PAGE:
Visual Studio provides a great debugger. I’m sure most AVR coders use it frequently–but I think that most coders haven’t taken the time to learn some of the debugger’s more esoteric, but powerful and generally easy-to-use features. This article takes a look at two such features. Before I continue with the techniques, just a reminder–be careful using the debugger if you are updating production data. The following techniques have the potential to change database data (depending on what the program you are debugging is doing).

Consider the following simple code fragment:

Let’s pretend that this code is a lot more complex than it really is–and that the loop is doing something important. Let’s also assume we have a tough bug that keeps randomly occurring as the loop iterates.

We’ll start by adding a breakpoint in the loop on the ‘k’ variable assignment. Put the cursor anywhere in that line and either press F9 or use Debug->Toggle Breakpoint to add a breakpoint. Then run the app. The instruction pointer will stop at that breakpoint. I’m pretty sure most AVR coders have done this many times. You can press F10 or F11 to step through the code. But now let’s make things more interesting.

With the program running and paused at the breakpoint, carefully hover the mouse over one of the occurrences of the ‘k’ variable. As you do this, a little window that shows a ‘k’, its current value, and a map pin appears. Click the map pin. This is a shortcut for using the debugging context menu’s “Pin To Source” option.

When you click the map pin, a little watch window pins itself to your source that shows the current value of the variable. In the image above, both the ‘j’ and ‘k’ variables have been pinned this way. Now you can step through the program and the two little windows will be refreshed as either ‘j’ or ‘k’ values change. Do note that these windows aren’t output only–you can change the value of any variable displayed at runtime. Remember, do this carefully if your program is running against production data.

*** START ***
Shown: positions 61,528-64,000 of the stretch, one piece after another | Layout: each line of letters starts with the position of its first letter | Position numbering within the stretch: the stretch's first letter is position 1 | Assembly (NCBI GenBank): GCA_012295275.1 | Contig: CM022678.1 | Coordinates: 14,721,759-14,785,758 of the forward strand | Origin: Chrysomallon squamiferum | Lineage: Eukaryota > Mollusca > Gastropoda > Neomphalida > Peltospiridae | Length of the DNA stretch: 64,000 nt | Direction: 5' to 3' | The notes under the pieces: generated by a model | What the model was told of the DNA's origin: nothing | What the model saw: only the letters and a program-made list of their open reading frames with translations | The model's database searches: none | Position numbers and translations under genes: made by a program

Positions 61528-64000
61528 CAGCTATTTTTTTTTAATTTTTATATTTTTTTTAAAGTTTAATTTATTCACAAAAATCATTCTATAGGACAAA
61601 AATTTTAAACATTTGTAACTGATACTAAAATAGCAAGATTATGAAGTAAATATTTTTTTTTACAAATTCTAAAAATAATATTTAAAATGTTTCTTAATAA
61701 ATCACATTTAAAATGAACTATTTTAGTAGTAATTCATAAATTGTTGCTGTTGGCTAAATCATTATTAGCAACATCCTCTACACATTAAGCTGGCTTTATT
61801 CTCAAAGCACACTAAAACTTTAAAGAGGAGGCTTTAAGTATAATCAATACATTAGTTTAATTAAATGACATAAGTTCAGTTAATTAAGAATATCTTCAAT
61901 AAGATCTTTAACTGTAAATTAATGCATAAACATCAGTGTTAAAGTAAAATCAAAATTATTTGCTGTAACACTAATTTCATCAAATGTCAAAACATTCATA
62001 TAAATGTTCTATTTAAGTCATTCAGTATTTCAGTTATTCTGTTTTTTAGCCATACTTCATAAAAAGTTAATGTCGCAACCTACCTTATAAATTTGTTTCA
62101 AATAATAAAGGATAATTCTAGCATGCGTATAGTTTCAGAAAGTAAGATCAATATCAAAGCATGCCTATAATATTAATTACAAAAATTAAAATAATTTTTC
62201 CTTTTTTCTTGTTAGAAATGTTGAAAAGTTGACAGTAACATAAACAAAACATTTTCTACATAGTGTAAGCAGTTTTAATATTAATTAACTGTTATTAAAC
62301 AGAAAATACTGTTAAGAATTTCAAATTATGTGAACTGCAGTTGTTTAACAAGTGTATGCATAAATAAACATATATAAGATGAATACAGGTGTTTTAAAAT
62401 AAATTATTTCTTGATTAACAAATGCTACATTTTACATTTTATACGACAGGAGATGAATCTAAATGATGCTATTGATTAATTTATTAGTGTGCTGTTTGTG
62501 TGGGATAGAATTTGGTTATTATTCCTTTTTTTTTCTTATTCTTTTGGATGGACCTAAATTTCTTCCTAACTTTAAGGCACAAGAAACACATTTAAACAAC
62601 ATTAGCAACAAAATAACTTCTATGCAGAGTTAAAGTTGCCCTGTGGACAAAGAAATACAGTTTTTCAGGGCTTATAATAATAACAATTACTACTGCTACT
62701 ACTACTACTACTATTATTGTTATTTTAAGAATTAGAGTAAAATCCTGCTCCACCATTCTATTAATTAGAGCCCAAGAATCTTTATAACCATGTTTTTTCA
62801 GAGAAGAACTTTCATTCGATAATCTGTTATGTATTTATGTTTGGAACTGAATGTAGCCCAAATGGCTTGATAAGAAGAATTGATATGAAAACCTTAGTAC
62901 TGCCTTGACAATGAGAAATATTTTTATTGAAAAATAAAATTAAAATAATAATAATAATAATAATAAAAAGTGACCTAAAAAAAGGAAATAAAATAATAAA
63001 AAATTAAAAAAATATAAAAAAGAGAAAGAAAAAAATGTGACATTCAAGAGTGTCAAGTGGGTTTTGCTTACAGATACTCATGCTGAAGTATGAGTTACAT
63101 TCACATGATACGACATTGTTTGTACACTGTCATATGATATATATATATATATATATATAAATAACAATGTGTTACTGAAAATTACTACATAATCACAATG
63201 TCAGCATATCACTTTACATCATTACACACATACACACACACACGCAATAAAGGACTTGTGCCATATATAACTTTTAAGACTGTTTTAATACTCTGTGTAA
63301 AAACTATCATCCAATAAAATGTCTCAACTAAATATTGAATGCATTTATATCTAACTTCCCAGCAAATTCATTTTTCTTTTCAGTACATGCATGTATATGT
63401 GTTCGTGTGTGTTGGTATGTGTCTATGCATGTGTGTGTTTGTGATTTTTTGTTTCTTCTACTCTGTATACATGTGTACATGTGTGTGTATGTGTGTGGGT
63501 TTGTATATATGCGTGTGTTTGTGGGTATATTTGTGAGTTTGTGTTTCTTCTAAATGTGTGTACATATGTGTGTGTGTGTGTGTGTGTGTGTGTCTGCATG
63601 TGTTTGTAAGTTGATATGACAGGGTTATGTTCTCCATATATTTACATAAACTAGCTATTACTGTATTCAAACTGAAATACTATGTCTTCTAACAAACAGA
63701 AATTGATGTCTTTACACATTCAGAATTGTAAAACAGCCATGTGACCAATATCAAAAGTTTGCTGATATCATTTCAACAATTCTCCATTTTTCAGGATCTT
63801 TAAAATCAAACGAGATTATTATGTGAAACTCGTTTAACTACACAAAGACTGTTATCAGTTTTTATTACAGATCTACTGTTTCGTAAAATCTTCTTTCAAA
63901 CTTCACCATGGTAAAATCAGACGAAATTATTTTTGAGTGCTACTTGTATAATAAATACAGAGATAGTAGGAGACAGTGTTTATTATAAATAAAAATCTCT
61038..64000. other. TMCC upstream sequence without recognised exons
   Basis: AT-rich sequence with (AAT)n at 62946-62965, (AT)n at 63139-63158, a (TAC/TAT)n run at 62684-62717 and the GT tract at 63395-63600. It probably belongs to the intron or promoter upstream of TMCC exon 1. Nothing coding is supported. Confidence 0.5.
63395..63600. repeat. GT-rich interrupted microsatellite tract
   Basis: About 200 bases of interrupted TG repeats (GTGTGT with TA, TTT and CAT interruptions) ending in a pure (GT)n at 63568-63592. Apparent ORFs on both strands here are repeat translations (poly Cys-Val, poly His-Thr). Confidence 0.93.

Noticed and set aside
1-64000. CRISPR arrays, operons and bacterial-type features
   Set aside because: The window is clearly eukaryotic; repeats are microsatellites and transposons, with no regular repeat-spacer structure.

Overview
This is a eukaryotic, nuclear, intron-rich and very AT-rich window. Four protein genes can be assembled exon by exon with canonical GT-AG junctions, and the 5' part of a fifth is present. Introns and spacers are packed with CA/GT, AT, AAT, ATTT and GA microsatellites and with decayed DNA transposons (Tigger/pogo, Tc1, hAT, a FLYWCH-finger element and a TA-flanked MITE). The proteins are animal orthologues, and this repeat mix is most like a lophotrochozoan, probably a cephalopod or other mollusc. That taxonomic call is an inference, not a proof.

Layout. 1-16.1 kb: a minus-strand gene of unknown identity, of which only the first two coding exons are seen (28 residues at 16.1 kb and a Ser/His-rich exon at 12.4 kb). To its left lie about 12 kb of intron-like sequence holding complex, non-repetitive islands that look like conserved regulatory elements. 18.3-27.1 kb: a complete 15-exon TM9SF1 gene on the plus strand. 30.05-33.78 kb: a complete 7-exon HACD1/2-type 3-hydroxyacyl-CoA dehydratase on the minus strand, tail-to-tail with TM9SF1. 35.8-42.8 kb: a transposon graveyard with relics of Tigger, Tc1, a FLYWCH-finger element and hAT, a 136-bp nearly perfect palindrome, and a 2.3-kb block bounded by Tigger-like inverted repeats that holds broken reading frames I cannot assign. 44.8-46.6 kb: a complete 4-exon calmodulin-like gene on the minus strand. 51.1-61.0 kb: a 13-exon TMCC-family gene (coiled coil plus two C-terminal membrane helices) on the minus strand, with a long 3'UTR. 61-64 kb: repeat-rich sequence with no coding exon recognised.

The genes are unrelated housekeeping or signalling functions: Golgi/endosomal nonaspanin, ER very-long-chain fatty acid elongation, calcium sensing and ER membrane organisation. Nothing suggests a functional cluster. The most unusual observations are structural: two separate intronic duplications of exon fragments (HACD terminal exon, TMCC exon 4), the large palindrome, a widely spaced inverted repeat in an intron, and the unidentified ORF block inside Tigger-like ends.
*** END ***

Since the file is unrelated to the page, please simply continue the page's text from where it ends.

Let’s assume that by the time the loop has gotten to its tenth iteration, you realize the bug has occurred and been stepped over. What you’d like to is, literally, put the program in reverse and back things up. Put the cursor on the line that you want executed next, right click, and select “Set Next Statement.” When the program resumes this is the next line of code that will be executed. You do need to be careful with this feature because variables still retain their current values–so, in this case, if ‘j’ and ‘k’ aren’t reset in the code, you’ll need to change their values with the little watch window to make the loop work.

These are both powerful techniques that can make your debugging experience more productive. Do spend a little time learning more about the debugger; there several interesting little features available that are easy to overlook. To read more Visual Studio debugging tips, take a look at this article. There is also a good Scott Guthrie blog entry here about debugging with Visual Studio.